Irish crime capers tend to be few and far between, however this year we have been blessed with another film in the same vein as In Bruges, in the excellent dark comedy The Guard. From the brother of In Bruges director (Martin McDonagh), The Guard follows Brendan Gleeson, a member of the Irish police force (Garda) based out in the west of Ireland, Galway to be precise. Gleeson plays the maverick cop (the term is used loosely) and a man who has not been defined by the boundaries of his job. Far from being the stand up Garda, he is a man who attempts to get his fix anyway he can – drugs, whores and thrills. Despite his rural surroundings, Boyle manages to find this in abundance.
The story gets under way with a murder, with Boyle showing his brilliant CSI skills at work. The murder doesn’t push Boyle to do any kind of police work and instead humorous off-beat remarks follow in the wake of what would usually be considered a brutal crime. The real contrast comes when our hero is called for a meeting involving the FBI and cocaine smuggling into the port at Galway. Enter FBI agent Wendell Everett (Don Cheadle). Everett is shocked at the rather cavalier attitude that Boyle shows toward the $500million worth of cocaine entering Ireland but Boyle simply makes a few racist comments and attempts to find the actual street value of the cocaine. The buddy cop dynamic probably isn’t the right one to use when talking about The Guard, but it certainly is a new take on an old trick. Cheadle’s straight laced FBI agent finds it increasingly difficult to deal with Gleeson’s world-weary Garda and on numerous occasions must decipher the line between idiot and genius.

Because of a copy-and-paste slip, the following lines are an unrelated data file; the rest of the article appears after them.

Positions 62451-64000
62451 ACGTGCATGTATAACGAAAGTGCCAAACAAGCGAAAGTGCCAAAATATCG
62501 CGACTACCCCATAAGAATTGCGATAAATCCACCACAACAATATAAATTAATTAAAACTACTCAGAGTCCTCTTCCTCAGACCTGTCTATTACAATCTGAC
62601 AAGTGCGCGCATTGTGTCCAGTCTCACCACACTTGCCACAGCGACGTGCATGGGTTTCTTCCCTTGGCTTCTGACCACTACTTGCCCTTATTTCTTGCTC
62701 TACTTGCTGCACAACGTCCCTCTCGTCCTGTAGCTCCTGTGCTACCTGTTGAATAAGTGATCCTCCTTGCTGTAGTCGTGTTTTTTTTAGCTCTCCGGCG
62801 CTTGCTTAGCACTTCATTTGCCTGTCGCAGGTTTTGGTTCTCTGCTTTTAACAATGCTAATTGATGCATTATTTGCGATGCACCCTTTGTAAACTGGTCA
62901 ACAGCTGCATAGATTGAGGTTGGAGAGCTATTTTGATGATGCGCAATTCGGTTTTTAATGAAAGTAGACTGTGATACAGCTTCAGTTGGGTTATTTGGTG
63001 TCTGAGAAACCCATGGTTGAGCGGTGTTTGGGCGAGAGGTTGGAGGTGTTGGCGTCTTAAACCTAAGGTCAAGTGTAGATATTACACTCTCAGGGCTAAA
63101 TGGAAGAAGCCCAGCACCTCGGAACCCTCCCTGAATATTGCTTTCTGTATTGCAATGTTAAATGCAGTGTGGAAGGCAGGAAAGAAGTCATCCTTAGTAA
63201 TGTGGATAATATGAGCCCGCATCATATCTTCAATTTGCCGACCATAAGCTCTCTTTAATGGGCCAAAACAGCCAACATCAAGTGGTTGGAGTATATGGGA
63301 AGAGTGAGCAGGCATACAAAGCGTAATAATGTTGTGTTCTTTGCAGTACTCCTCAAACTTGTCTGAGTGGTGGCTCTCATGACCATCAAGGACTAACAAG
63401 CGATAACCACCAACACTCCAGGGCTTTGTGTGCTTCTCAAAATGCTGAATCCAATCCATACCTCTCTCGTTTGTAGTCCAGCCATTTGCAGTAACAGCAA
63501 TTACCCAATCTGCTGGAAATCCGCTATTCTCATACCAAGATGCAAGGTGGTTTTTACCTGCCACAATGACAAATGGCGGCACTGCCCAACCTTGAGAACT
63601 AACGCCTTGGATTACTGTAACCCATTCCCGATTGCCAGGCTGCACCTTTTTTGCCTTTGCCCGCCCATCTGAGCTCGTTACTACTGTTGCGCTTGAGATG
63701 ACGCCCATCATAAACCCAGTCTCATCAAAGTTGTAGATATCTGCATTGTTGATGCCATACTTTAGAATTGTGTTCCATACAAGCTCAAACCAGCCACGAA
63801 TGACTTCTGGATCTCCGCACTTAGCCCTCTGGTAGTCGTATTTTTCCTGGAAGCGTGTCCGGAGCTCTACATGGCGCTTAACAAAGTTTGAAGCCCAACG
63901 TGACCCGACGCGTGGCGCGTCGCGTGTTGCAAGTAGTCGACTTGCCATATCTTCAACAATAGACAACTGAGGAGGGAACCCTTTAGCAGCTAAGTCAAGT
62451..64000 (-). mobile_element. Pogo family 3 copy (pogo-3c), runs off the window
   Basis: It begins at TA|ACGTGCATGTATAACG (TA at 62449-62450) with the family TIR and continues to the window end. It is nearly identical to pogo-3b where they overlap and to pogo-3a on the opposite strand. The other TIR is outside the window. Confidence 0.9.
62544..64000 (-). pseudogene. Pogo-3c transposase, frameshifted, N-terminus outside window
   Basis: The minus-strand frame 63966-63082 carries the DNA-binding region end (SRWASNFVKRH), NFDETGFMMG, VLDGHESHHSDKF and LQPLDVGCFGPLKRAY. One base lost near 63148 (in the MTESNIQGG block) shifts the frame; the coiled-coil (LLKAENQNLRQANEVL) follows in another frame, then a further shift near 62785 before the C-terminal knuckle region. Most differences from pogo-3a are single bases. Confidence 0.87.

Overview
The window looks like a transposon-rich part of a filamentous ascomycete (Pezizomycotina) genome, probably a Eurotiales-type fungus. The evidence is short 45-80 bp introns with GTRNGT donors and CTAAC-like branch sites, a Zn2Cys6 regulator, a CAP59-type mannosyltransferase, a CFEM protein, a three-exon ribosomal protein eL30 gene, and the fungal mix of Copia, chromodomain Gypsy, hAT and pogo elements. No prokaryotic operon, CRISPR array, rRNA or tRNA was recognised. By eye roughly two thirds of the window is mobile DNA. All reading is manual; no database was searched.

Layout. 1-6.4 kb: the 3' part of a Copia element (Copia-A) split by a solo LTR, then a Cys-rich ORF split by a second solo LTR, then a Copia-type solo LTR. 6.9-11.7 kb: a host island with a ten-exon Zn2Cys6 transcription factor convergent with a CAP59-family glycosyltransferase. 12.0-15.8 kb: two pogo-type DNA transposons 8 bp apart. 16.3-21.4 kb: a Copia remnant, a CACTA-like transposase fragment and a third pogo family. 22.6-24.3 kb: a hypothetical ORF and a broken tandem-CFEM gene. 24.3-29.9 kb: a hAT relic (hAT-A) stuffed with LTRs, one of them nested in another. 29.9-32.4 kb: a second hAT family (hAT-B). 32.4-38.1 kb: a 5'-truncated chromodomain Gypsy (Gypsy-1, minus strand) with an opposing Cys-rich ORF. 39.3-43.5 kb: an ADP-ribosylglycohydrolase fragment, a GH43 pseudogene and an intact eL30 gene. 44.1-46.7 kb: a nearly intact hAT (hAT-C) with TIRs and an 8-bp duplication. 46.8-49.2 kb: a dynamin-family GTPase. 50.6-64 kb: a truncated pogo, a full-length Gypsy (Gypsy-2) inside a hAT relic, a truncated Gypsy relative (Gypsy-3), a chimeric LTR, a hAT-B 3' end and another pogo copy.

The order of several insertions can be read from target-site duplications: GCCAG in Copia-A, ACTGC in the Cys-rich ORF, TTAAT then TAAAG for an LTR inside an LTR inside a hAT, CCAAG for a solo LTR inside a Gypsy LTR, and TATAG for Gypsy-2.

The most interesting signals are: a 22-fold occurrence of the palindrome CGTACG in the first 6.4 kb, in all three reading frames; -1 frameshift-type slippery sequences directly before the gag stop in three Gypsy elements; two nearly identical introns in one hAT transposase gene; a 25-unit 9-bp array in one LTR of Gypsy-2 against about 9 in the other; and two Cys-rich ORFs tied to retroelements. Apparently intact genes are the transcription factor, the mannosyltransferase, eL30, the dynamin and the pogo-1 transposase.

Let’s not forget that at the heart of the film there is comedy – dark comedy, but comedy nonetheless. As much based around Irish stereotypes as around Irish views, this film puts Gleeson in a role where he is free to show off his comedic timing and flair. Although at times you do feel there is too much crammed into one line, the overall film is a steady pace of sarcasm and political incorrectness. Whilst the film would find it very hard to seriously offend anyone, it is very much a humour that is based around British and Irish cinema rather than something you may find across the pond.
The villainous element of the film is also brilliantly portrayed by two Irish actors, Liam Cunningham and David Willmot, not to mention an appearance from Mark Strong, who, besides being in everything nowadays, plays the English henchman of the Irish drug barons very well. Contrasting other drugs films, the three main villains are ruthless, crazy and very up front about how the business works. Strong is particularly funny, especially when going crazy with a gun or moaning about the kind of people he has to deal with in the profession they have chosen.
The visual aspect of the film is very much as you would expect, it feels like a film from the British Isles. Coming from director John Michael McDonagh, a man who is primarily a writer and has shown little interest in directing, the film is an exploration of how cultures can clash and how drug land murders don’t always take place in Baltimore. The comedic value is both dark and provocative, with Gleeson frequently making jibes about race and how he ‘thought it was only black lads who dealt cocaine’. Far from being a comment on Irish thought or his own ignorance on these matters, it shows Gleeson to be a man highlighting these beliefs in other people. Gleeson’s character knows exactly what buttons to push to get a reaction and this is used to show his intelligence and his fortitude against Cheadle’s uber professional FBI agent.
The Guard is a film that is enjoyable and in many ways can be seen as a commentary on people’s beliefs and perceptions about certain aspects of life. It is also very provocative in the humour it uses, and the nonchalant attitude it takes to what are to be considered serious crimes. However it is in Gleeson’s anti-cop that we see its true genius, an uncompromising hero who not only provokes thought out of his friends and colleagues, but will no doubt go down in history as one of the strangest action cop heroes in cinematic history.
Best line: ‘I’m Irish. Racism is part of my culture’.